Having moved to Paris to attend university, Leevi returns to his native Finland for the summer to help his estranged father renovate the family lake house so it can be sold. Tareq, a recent asylum seeker from Syria, has been hired to help with the work, and when Leevi’s father has to return to town on business, the two young men spend a few days discovering one another during the Finnish midsummer. A Moment in the Reeds is among the first queer feature films ever made in Finland, viewing the country from the perspectives both of an immigrant and an emigrant. The film casts the long-marginalized voices of sexual and ethnic minorities centre-stage in a story about the search for freedom, acceptance and a place to call home.


Immigration and nationalism have been at the forefront of the news for a couple years now, especially within Europe, and more recently in the United States after the changing of the guard. This film addresses some of the issues around this, specifically the tragic Syrian migrant crisis. Scandinavia is one section of Europe that has held steadfast to keeping their borders tightly monitored, and Finland specifically with one of its borders up against Russia. So to take on such a topic, with the added fact of the immigrant Syrian character also being gay, makes for a strong filmmaking move, on top of the fact that Finland hasn’t had much in the way of queer cinema before.

It should also be noted that A Moment in the Reeds is also directed by an openly gay director, with both leading actors and all of its producers also openly gay. A bold statement is made. The story is as simple as the backdrop setting at a cabin in the woods. Two young men meet upon chance, and soon their gaydar goes off, and they realize there’s an attraction between them. Given the opportunity to move on that when Leevi’s father is away, allows them to not only explore their relationship but also discover more about each other as well, both similarities and differences. They discover they both ran away from home to be themselves, although the circumstances were obviously quite different. Leevi’s father has the attitude of a typical white older male, fearing change. He soon realizes something is astray and his racist comments soon drive Tareq away, and Leevi again as well, although separately. So while the film can be looked at as not much more than a summer fling, there’s definitely much more to take away from this film than the great love-making scenes!


Director Mikko Makela is a London-based filmmaker who, feeling compelled to fill the queer void in Finnish cinema, decided to return to his native Finland to make his debut feature. Having studied Drama at City Literary Institute, he has also recently been seen acting on stage in the Arcola Queer Collective’s revival of Mae West’s The Drag as well as making an appearance in John Cameron Mitchell’s film How to Talk to Girls at Parties.

For a country that legalized same-sex civil unions in 2004 and that likes to think of itself as quite progressive, it felt odd to me that by the time we shot the film in 2016, Finland had yet to produce a single feature film with same-sex love as its central focus. To ensure the authenticity of this representation, I sought to make this a queer film not simply in subject matter but also in terms of the production team: whilst 2017 saw the world premieres of two other Finnish queer films (about time!).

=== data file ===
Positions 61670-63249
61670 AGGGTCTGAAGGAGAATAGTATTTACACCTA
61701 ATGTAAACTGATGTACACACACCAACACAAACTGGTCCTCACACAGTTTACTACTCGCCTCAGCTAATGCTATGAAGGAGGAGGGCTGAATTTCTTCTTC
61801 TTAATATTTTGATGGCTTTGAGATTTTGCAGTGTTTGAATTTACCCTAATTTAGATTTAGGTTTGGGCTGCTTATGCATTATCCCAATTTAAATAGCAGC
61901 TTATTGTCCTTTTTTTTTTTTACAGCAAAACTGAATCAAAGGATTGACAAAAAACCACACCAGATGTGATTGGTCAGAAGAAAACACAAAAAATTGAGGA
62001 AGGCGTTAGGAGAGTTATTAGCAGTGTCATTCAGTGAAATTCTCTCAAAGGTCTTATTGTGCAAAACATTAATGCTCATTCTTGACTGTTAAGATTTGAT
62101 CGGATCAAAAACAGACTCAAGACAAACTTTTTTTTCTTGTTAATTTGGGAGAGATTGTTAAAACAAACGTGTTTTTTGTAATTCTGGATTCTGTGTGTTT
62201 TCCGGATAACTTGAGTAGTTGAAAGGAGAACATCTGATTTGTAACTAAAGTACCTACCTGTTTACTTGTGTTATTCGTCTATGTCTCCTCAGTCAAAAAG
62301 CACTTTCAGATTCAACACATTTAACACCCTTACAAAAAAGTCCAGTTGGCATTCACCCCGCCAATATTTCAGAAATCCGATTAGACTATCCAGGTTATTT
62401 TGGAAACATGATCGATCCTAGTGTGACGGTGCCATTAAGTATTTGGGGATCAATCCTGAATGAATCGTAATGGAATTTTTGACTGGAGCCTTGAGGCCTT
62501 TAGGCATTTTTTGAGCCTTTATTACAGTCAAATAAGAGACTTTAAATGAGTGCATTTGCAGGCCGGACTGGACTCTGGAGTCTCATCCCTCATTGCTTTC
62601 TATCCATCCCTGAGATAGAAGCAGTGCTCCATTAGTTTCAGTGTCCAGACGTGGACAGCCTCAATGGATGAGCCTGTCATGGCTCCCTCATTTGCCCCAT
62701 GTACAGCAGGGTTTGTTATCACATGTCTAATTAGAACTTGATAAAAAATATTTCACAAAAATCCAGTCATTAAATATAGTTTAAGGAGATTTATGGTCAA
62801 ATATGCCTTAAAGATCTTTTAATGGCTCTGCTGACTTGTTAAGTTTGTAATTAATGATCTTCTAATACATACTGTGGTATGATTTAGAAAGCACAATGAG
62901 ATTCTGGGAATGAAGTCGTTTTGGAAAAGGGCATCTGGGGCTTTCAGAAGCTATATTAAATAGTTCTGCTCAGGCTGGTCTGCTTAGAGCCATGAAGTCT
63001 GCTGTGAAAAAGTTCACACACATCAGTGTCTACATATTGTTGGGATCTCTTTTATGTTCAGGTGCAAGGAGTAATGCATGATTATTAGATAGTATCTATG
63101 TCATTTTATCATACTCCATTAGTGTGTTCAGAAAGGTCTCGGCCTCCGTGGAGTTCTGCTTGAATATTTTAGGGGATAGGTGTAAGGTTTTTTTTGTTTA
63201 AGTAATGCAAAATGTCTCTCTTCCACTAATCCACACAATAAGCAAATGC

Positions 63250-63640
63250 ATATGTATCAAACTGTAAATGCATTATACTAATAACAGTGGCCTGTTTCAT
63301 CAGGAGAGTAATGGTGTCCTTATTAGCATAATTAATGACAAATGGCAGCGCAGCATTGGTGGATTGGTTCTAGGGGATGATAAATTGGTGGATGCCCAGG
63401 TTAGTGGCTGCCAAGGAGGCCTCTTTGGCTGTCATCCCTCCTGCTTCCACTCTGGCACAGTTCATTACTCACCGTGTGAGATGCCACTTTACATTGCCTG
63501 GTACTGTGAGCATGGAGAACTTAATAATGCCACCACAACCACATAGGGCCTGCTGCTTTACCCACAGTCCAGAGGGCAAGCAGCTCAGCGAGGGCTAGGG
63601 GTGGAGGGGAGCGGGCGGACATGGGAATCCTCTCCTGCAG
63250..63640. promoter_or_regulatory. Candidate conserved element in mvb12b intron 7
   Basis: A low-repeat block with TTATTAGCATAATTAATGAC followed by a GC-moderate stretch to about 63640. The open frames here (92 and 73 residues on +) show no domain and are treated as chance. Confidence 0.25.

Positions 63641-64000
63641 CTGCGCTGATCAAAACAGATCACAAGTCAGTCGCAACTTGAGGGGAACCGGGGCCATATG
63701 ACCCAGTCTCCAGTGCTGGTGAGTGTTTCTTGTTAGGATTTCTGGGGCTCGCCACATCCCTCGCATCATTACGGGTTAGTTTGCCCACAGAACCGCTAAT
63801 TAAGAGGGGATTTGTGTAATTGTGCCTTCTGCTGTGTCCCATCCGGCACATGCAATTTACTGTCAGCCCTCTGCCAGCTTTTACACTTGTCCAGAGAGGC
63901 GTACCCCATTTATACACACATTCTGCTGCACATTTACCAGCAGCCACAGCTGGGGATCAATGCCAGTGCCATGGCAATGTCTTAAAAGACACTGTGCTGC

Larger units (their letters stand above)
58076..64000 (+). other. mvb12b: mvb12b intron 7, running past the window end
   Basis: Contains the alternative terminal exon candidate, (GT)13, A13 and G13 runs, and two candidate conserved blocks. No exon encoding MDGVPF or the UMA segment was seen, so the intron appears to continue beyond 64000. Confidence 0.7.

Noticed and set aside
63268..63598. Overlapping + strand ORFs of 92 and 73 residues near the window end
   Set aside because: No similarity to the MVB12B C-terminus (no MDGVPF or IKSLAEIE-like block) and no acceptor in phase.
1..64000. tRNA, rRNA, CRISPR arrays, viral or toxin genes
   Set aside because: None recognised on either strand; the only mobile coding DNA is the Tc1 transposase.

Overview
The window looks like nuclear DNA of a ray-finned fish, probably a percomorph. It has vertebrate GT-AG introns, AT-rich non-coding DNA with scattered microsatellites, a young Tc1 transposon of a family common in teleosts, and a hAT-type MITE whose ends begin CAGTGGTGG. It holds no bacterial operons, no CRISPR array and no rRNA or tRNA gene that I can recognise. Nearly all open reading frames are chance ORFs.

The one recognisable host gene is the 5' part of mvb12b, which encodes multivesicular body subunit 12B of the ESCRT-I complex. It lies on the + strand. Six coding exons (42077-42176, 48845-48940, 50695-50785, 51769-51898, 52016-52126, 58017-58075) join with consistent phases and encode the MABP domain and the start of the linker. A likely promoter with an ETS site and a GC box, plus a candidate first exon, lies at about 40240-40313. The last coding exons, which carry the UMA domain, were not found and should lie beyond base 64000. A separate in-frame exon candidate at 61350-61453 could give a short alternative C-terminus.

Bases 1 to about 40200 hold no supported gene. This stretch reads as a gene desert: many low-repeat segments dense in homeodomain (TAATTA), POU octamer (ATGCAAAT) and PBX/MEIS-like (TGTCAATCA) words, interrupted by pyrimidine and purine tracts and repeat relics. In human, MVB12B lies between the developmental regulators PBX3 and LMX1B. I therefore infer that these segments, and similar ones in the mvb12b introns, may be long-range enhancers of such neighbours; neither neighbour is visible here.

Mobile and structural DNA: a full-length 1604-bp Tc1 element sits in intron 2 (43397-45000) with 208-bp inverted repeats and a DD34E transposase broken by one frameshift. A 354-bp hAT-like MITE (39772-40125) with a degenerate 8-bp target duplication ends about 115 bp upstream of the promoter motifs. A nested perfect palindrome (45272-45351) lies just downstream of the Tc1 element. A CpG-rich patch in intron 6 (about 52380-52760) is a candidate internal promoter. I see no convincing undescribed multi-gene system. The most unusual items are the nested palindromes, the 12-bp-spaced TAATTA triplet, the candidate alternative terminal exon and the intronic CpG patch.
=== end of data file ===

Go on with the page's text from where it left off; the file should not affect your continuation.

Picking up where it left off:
Rather than writing a traditional screenplay I wrote a 30-page mainly prose “scriptment” in which the film’s plot and scenes with their beats were outlined in detail, but which for the most part left the exact words of the dialogue for the actors to come up with. I involved all the actors in developing the backstories for their characters. In particular, with our two leading actors, Boodi and Janne, I also encouraged them to introduce some elements from their own life experiences. This was especially important in the case of the character Tareq, as Boodi, a gay
Syrian himself, was able to bring to the role detail and authenticity drawn from lived experience.

At its heart, the film is about two people who have fled their native countries – one, of course, is in far more privileged circumstances than the other – for a freer, safer life elsewhere: a common trajectory for queer
people migrating from hostile environments to safer spaces. The two characters view Finland very differently: Leevi’s privilege is evident in his having been able to reject this relatively liberal society that for Tareq appears as a place where he can finally live freely. It was the tension inherent in this unexpected and problematic crossing of paths that I wanted to explore. I hoped that by staging an intimate love story between two fully-formed, human characters with not dissimilar hopes and dreams – one Finnish, one Syrian – I might get some audiences
to see beyond their prejudices.

A MOMENT IN THE REEDS is available in the U.S. and Canada on VOD  and digital platforms including iTunes, Amazon, Google Play and Youtube Movies, and in the U.S. on DVD through Amazon. Released by  Wild Beast Productions.

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About the Author

Bryen Dunn is a freelance journalist with a focus on travel, lifestyle, entertainment and hospitality. He has an extensive portfolio of celebrity interviews with musicians, actors and other public personalities. He enjoys discovering delicious eats, tasting spirited treats, and being mesmerized by musical beats.